A Burmese folk tale

Once upon a time in the beautiful city of Mandalay lived a young orphan boy. His name was Thi Hah. He was very poor and often had to go without food.

He had one passion in life, and that was playing the harp. The Burmese harp resembles a long tailed boat with a thick bottom and its end tapers to a fine delicate end very like the sails of a boat.

Thi Hah loved to play, for when he played, he would forget he was hungry or that there was nobody in the world to love him. But unknown to the orphan boy, the birds and anmals would listen with rapt attention.

The Harpist and the Princess [Illustrations by Anup Singh]
The Harpist and the Princess [Illustrations by Anup Singh]

His music was carried by the wind and people would stop what they were doing to listen to his music. Everyone in Mandalay said there was no one who could play the harp as well as Thi Hah..

Jealous ofThi Hah’s growing fame, a magician The Shwe, who wanted his son to become a famous harpist, cast an evil spell on Thi Hah. His skin became grey and full of sores. The magician made only one concession, Thi Hah he said, would be miraculously cured if a princess called him her Maestro.

As the disease spread to his fingers Thi Hah left the village in shame and started living in a forest. There he would play his harp and console himself. And when he played, he would forget all his worries and feel at peace.

One day, a beautiful princess named Yi Yi and her friends came out for a hunt and camped in the forest. That night as they sat around their fire they heard the beautiful sounds of the harp.

Everyone was mesmerised by the melodious sound but they could not see the harpist. Mystified, the princess ordered her soldiers to find the person who played such soul stirring music. The soldiers set off on horseback and combed the forest thoroughly.

Finally, they came across Thi Hah sitting on a sandy mound, playing in utter abandonment. When he stopped playing, the guard approached him.

Thi Hah tried to pull on his robes to hide his ugliness. In the bright moonlight, the guard captain saw the sores on Thi Hah’s body and stepped back to put some distance between them.

“The princess calls for you, " he told Thi Hah.

“I can’t go before her like this.” The captain nodded.

“We can help you cover yourself completely with a robe, but the princess must be obeyed.”

So Thi Hah rode out with the captain wearing a heavy hooded robe. He wore gloves on his hands with his face shadowed by the hood.

When the princess saw him, she was intrigued by his masked appearance. She asked him to play.

Thi Hah played to a rapt audience. Moved by his music, Princess Yi Yi asked him to teach her the harp.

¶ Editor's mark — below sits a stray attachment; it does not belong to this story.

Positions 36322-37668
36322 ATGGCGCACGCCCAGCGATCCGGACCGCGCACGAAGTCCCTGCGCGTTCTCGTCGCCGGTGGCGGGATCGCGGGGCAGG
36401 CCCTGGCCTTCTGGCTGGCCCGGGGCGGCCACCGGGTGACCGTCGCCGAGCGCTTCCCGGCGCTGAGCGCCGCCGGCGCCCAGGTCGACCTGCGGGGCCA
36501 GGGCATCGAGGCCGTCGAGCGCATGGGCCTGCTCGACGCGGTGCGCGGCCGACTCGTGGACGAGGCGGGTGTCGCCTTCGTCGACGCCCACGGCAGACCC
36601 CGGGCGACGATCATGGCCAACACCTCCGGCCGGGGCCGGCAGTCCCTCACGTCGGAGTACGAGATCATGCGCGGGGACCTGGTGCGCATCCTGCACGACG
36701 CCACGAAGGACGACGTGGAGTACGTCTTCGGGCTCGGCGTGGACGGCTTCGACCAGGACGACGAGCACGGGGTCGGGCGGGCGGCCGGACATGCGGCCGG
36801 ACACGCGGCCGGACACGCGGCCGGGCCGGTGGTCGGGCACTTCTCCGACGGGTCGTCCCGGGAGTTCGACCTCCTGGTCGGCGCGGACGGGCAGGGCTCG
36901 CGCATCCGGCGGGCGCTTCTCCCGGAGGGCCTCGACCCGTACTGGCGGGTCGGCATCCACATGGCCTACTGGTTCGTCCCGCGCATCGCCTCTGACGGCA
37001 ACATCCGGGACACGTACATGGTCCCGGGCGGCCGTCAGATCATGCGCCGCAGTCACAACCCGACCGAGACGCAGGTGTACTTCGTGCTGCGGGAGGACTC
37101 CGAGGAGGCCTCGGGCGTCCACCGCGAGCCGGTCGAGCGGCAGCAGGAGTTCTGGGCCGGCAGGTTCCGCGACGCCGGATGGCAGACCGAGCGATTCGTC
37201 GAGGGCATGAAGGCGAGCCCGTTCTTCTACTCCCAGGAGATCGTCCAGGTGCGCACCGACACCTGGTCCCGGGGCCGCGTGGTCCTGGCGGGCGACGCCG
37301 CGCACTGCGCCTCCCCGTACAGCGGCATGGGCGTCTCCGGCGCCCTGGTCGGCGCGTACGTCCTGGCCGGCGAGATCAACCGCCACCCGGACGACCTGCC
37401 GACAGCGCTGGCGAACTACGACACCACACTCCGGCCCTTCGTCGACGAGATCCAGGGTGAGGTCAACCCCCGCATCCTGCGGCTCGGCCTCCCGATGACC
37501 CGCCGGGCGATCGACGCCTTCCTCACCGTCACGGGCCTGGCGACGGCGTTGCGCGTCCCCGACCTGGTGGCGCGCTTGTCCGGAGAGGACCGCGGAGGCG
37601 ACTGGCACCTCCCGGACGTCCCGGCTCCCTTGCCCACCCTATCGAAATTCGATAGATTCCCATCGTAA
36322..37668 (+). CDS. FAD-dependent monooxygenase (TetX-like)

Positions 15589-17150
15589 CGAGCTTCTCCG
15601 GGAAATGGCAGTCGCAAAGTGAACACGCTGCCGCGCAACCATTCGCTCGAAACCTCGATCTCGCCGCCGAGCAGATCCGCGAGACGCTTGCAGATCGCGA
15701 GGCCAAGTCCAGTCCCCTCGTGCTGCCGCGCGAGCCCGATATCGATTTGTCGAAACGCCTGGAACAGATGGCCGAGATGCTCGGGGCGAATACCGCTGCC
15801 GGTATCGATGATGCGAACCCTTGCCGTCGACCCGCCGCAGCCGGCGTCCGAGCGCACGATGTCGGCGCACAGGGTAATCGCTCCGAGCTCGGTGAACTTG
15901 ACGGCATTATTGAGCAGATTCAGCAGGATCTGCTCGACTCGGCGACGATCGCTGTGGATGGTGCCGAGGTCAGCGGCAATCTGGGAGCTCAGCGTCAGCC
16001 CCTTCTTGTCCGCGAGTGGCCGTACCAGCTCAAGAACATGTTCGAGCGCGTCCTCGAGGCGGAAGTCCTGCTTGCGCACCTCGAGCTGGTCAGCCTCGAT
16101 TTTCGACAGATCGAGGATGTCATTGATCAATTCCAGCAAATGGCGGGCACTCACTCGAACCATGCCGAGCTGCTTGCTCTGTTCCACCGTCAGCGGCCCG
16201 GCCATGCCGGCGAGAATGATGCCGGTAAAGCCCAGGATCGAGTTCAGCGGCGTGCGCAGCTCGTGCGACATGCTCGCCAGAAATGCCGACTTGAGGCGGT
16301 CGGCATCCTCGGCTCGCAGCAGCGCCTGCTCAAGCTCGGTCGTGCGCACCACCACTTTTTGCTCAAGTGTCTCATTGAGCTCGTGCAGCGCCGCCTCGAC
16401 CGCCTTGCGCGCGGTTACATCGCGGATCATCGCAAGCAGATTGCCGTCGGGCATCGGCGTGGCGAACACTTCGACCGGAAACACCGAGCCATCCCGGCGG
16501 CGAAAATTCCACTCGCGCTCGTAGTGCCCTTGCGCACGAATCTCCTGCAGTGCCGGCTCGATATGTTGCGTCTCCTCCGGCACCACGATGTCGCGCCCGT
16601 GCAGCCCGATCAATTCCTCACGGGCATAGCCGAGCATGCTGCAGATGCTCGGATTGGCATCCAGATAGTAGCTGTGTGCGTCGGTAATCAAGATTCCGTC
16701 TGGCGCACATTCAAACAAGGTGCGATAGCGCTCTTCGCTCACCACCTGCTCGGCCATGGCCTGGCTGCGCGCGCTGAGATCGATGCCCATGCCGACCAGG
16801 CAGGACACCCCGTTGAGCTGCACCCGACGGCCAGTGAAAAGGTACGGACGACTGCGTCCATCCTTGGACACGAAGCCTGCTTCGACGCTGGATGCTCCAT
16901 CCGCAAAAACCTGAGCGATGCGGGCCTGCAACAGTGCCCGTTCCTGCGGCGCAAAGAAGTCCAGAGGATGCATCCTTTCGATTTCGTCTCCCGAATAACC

Thi Hah agreed and he accompanied the hunting party to the royal palace. There he began teaching the princess how to play the harp.

The princess was a diligent student and soon she was playing beautifully. Everyone was full of praise for her. Even her parents, the king and queen, told her that she played like an angel.

As her fame grew, Princess Yi Yi became very proud. One day she announced to her father, the King, “Father make an announcement inviting all famous harpists and princes from all over the kingdom and neighbouring countries. I want to compete with the best harpist. I will marry the man who can play the harp better than me.”

The King was very happy as for a long time he and the Queen had been trying to arrange a match for Yi Yi but she had always refused concentrating on her music instead.

People came from allover to Mandalay. There was a huge reception, well known harpists and handsome princes well versed with playing the harp, gathered in a public hall to match their talent against the princess.

They had all heard ofPrincess Yi Yi’s beauty and extraordinary talent with the harp. One by one they played, but no one could play better than the princess. The public judged the contest and voted for the Princess again and again over the other harpists.

One by one the suitors lost and left disappointed. The princess was thrilled with her talent. When she had beaten the last man, she raised her arms to a standing ovation, the public acknowledged her talent.

Then suddenly sweet melodious notes of a harp filled the air and people stopped to hear in rapt attention. The Princess picked up her harp and also started playing sure that she would beat the new contestant.

She was very puzzled as she could not see the harpist but could only hear the clear beautiful notes. On and on they played, the harpist picked up difficult notes and the Princess followed suit, but one by one her harp strings broke.

When she could not play any longer, she stood in anger and frustration as the public sat holding their collective breath to the crystal clear sweet notes of the harpist.

Confused as who could be playing such beautiful music, the princess started walking towards the sound of the harp. She came across her masked teacher who was playing engrossed in his music.

She sat down and closed her eyes, the music was like nothing she had ever heard before. It was like the playful brook, the mist as it plays hide and seek and the sweet fragrant breeze that starts when dawn breaks over the horizon.

She looked up as the sound of the harp ended. “You are my maestro,” she cried and held Thi Hah’s gloved hand and kissed it.

No sooner had she said that, she cried out in surprise for instead of a masked man there stood a handsome smiling youth, Thi Hah, whose spell had broken as the princess had called him her maestro.

Princess Yi Yi had succeeded in breaking the curse on Thi Hah. They were both married and lived happily ever after.

1031 words | 10 minutes
Readability: Grade 5 (10-11 year old children)
Based on Flesch–Kincaid readability scores

Filed under: folktales
Tags: #princess

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